August 21, 2018 / 8:34 AM / a month ago

Tsipras declares 'day of liberation' after Greece exits bailout

ATHENS (Reuters) - Prime Minister Alexis Tsipras hailed the end of a “modern-day Odyssey” on Tuesday after Greece emerged from nine years of bailouts, saying it should never forget the harsh lessons learned under tight financial supervision by its creditors.

Greek Prime Minister Alexis Tsipras arrives for the second day of a NATO summit in Brussels, Belgium, July 12, 2018. Tatyana Zenkovich/Pool via REUTERS

“This is a day of liberation,” Tsipras declared, standing on a hilltop overlooking a bay on the Ionian island of Ithaca.

His decision to give a post-bailout speech on the island was laden with classical symbolism: in Homer’s epic poem The Odyssey, Odysseus, the King of Ithaca, returned home from the Trojan war after a 10-year voyage lost at sea.

Looking sombre, Tsipras said: “We will not commit the affront of ignoring the lessons of the bailout on Greece. We will not let oblivion mislead us.”

He added: “We will never forget the cause, or the people who led our country into bailouts.”

Greece’s third bailout deal ended on Monday. The country’s international creditors had bankrolled the country in return for tough reforms and austerity monitored by their inspectors since 2010.

Athens, which will now rely on markets to refinance its debt, has been considering bond issues to re-establish itself as a regular borrower. However, with debt markets jittery over Italy and Turkey, that plan is on the back burner. A bond issue now could prove too expensive.

With an accumulated cash cushion of about 24 billion euros, Greece can wait for calmer days; this is enough to cover about two years of its borrowing needs.

Tsipras, a leftist elected in 2015 promising to tear up the bailouts, was forced instead to accept a loan package that August to stave off bankruptcy and the prospect of the country being ejected from the euro zone.

It was the nation’s third since 2010, and the country has altogether received 288 billion euros (£257.8 billion) from creditors, making it the biggest bailout in history.

ODYSSEY, AKA BAILOUT

Dressed casually in a white open shirt and slacks, Tsipras drew frequent analogies with the Odyssey, in which the hero was called to deal with the Cyclops, sirens and unruly suitors plotting to take his place - a dig at the opposition New Democracy party, which is leading in opinion polls.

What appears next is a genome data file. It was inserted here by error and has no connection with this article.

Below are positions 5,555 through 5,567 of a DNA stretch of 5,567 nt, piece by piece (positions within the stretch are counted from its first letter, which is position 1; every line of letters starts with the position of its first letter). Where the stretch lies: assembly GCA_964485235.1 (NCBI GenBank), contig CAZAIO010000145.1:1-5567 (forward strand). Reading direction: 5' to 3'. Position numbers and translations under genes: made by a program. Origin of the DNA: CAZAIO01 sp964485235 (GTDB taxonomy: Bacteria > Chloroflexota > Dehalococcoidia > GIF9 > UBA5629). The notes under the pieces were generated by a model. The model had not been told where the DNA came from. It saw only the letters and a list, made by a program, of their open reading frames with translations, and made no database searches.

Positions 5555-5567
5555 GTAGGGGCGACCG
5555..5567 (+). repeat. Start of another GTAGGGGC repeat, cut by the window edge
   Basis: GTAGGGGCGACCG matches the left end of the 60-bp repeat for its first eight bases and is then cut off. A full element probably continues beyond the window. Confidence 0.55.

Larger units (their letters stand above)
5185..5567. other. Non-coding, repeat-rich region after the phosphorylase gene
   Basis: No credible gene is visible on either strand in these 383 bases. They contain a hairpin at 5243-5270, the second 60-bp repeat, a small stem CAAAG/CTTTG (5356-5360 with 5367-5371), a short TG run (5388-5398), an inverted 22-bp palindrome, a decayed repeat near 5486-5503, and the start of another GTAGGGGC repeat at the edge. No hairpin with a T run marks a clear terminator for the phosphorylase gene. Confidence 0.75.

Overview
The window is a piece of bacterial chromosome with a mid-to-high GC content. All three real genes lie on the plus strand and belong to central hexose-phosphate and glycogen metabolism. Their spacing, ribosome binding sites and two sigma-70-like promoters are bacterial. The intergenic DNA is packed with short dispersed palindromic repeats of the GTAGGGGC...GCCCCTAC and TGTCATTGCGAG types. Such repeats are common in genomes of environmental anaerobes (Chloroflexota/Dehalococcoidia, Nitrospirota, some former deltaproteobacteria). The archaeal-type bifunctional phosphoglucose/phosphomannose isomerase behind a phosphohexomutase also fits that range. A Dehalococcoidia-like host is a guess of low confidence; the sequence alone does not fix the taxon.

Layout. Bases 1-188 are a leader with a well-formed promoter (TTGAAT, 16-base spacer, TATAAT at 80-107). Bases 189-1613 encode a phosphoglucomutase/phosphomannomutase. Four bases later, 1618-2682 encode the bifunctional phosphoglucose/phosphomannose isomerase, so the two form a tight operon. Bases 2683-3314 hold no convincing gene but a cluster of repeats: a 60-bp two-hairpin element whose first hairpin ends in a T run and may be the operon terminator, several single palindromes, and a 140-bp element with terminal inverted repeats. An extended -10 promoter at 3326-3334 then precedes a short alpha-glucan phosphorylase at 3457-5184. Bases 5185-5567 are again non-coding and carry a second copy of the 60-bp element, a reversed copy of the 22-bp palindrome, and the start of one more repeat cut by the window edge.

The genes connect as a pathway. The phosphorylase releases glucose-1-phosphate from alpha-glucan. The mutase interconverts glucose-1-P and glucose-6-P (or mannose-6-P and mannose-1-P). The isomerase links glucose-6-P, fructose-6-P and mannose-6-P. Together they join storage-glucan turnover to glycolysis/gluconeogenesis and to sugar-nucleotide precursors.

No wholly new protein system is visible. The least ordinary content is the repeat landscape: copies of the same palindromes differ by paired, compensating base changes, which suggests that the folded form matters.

“Ithaca will once again be identified with the end of a modern-day Odyssey,” he said.

“Three-and-a-half years ago, our people took a historic decision. To take the helm away from those who led it to the rocks, and to give it to new captains,” Tsipras said, referring to the election victory of his Syriza party.

He faces elections next year.

New Democracy leader Kyriakos Mitsotakis accused Tsipras of putting on “a show”.

“The symbolism of Ithaca is false,” he said in a televised address. “We have not reached the end of the journey. Today is the end of cheap financing, but the tough measures and heavy commitments signed by Mr Tsipras will continue.”

Former socialist prime minister George Papandreou, who applied for the first bailout from Greece’s euro zone partners and the International Monetary Fund in April 2010, also once drew on the Odyssey analogy.

“We are on a difficult path, a new odyssey for Greece and for the Greek nation,” Papandreou said at the time. “But we know the way to Ithaca, and we have charted the waters in our quest.”

Austerity and political turmoil followed as the economy shrank by a quarter, pushing a third of the population into poverty and forcing the migration of thousands abroad.

More bailouts followed in 2012 and 2015, saddling the country with debt equivalent to 180 percent of its annual economic output, despite relief on repayments of its official debt and a writedown of bonds held by private creditors.

In return for the debt relief, Greece will have to maintain primary budget surpluses - excluding debt repayments - in the coming years, and further cuts in pensions may be made in 2019.

One newspaper also referred to the long voyage of Odysseus. “Even after Ithaca we will still be rowing,” the daily Ethnos said on its front page.

editing by David Stamp, Larry King

0 : 0
  • narrow-browser-and-phone
  • medium-browser-and-portrait-tablet
  • landscape-tablet
  • medium-wide-browser
  • wide-browser-and-larger
  • medium-browser-and-landscape-tablet
  • medium-wide-browser-and-larger
  • above-phone
  • portrait-tablet-and-above
  • above-portrait-tablet
  • landscape-tablet-and-above
  • landscape-tablet-and-medium-wide-browser
  • portrait-tablet-and-below
  • landscape-tablet-and-below